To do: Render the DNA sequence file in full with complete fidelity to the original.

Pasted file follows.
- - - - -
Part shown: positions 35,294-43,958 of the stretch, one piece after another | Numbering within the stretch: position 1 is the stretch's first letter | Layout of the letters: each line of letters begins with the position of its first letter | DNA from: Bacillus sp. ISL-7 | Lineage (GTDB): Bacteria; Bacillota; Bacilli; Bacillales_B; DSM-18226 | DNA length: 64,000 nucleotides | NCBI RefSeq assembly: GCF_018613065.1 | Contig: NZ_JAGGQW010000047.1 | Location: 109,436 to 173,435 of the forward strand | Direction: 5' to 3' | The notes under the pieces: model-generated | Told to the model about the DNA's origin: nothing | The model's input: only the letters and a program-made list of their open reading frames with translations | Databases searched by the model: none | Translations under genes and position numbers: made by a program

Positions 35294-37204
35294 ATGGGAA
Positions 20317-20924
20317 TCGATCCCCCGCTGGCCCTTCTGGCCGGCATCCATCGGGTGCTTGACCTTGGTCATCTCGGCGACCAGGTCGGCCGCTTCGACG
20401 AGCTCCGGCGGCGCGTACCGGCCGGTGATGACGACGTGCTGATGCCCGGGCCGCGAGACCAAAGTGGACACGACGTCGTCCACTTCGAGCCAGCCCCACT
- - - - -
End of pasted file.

Part shown: positions 35,294-43,958 of the stretch, one piece after another | Numbering within the stretch: position 1 is the stretch's first letter | Layout of the letters: each line of letters begins with the position of its first letter | DNA from: Bacillus sp. ISL-7 | Lineage (GTDB): Bacteria; Bacillota; Bacilli; Bacillales_B; DSM-18226 | DNA length: 64,000 nucleotides | NCBI RefSeq assembly: GCF_018613065.1 | Contig: NZ_JAGGQW010000047.1 | Location: 109,436 to 173,435 of the forward strand | Direction: 5' to 3' | The notes under the pieces: model-generated | Told to the model about the DNA's origin: nothing | The model's input: only the letters and a program-made list of their open reading frames with translations | Databases searched by the model: none | Translations under genes and position numbers: made by a program

Positions 35294-37204
35294 ATGGGAA
Positions 20317-20924
20317 TCGATCCCCCGCTGGCCCTTCTGGCCGGCATCCATCGGGTGCTTGACCTTGGTCATCTCGGCGACCAGGTCGGCCGCTTCGACG
20401 AGCTCCGGCGGCGCGTACCGGCCGGTGATGACGACGTGCTGATGCCCGGGCCGCGAGACCAAAGTGGACACGACGTCGTCCACTTCGAGCCAGCCCCACT